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The deadweight economy

Is there a decoupling of economic growth and use of materials? On the national scale: sometimes. On the global scale: absolutely not. From The Journal of Industrial Ecology:

The international industrial ecology (IE) research community and United Nations (UN) Environment have, for the first time, agreed on an authoritative and comprehensive data set for global material extraction and trade covering 40 years of global economic activity and natural resource use. This new data set is becoming the standard information source for decision making at the UN in the context of the post-2015 development agenda, which acknowledges the strong links between sustainable natural resource management, economic prosperity, and human well-being. Only if economic growth and human development can become substantially decoupled from accelerating material use, waste, and emissions can the tensions inherent in the Sustainable Development Goals be resolved and inclusive human development be achieved. In this paper, we summarize the key findings of the assessment study to make the IE research community aware of this new global research resource. The global results show a massive increase in materials extraction from 22 billion tonnes (Bt) in 1970 to 70 Bt in 2010, and an acceleration in material extraction since 2000. This acceleration has occurred at a time when global population growth has slowed and global economic growth has stalled. The global surge in material extraction has been driven by growing wealth and consumption and accelerating trade. A material footprint perspective shows that demand for materials has grown even in the wealthiest parts of the world. Low-income countries have benefited least from growing global resource availability and have continued to deliver primary materials to high-income countries while experiencing few improvements in their domestic material living standards. Material efficiency, the amount of primary materials required per unit of economic activity, has declined since around 2000 because of a shift of global production from very material-efficient economies to less-efficient ones. This global trend of recoupling economic activity with material use, driven by industrialization and urbanization in the global South, most notably Asia, has negative impacts on a suite of environmental and social issues, including natural resource depletion, climate change, loss of biodiversity, and uneven economic development.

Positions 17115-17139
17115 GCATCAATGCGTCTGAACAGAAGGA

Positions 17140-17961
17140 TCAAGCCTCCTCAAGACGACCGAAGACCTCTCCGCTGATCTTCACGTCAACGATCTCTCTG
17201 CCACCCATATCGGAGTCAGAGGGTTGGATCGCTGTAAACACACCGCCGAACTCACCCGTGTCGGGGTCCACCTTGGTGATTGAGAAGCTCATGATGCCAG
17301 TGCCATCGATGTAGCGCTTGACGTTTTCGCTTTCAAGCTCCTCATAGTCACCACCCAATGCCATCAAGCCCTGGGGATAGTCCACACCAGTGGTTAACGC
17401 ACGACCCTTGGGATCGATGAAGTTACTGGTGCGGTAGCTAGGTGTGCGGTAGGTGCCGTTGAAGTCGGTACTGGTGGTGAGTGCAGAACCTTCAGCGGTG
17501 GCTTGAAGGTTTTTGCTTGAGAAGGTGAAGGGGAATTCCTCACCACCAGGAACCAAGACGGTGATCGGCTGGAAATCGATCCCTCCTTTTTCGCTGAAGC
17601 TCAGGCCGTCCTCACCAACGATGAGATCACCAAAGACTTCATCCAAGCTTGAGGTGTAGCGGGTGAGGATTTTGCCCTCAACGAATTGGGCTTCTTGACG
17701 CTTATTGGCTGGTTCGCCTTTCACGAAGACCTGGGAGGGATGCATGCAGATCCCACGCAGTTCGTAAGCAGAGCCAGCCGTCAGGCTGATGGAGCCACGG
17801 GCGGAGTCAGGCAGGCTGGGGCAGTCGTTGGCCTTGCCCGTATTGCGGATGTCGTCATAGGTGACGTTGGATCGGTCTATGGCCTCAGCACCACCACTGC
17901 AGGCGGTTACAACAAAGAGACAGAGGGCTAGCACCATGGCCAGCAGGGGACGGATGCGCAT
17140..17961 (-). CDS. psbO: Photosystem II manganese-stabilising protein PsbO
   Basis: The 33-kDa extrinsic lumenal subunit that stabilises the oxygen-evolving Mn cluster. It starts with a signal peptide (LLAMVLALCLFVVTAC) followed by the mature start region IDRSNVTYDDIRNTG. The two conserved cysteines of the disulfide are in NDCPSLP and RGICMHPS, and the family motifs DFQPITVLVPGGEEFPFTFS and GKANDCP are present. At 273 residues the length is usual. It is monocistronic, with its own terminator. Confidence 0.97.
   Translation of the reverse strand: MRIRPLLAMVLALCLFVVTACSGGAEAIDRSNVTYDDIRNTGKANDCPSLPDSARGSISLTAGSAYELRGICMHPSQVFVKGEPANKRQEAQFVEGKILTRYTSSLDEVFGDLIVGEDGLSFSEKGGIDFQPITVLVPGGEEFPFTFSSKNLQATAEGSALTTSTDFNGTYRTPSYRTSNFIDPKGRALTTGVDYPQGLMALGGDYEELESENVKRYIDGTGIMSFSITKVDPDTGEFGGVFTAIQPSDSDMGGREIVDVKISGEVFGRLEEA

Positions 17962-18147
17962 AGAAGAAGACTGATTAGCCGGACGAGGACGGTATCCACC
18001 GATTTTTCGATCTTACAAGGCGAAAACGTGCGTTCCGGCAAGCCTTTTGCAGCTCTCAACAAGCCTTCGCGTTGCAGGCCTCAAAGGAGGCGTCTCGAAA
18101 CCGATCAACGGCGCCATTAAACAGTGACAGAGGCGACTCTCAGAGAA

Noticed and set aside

1. July 16, 2017 at 8:18 pm

    Echoes for me some of the main themes of Richard Smith’s book, “Green Capitalism: The God that Failed.” The broader trends in the global economy have more than cancelled out the minority of green capitalists who were trying to reform their processes and of course, therefore their scope of material use.

  2. July 17, 2017 at 12:54 pm

    I’ve just received this, which seems to be relevant as well as well written:

    “Checking out at the store, the young cashier suggested to the much older lady that she should bring her own grocery bags, because plastic bags are not good for the environment.

    The woman apologized to the young girl and explained, “We didn’t have this ‘green thing’ back in my earlier days.”

    The young clerk responded, “That’s our problem today. Your generation did not care enough to save our environment for future generations.”

    The older lady said that she was right — our generation didn’t have the “green thing” in its day. The older lady went on to explain:

    “Back then, we returned milk bottles, soda bottles and beer bottles to the store. The store sent them back to the plant to be washed and sterilized and refilled, so it could use the same bottles over and over. So they really were recycled. But we didn’t have the “green thing” back in our day.

    “Grocery stores bagged our groceries in brown paper bags that we reused for numerous things. Most memorable besides household garbage bags was the use of brown paper bags as book covers for our school books. This was to ensure that public property (the books provided for our use by the school) was not defaced by our scribblings. Then we were able
    to personalize our books on the brown paper bags. But, too bad we didn’t do the “green thing” back then.

    “We walked up stairs because we didn’t have an escalator in every store and office building. We walked to the grocery store and didn’t climb into a 300-horsepower machine every time we had to go two blocks. But she was right. We didn’t have the “green thing” in our day.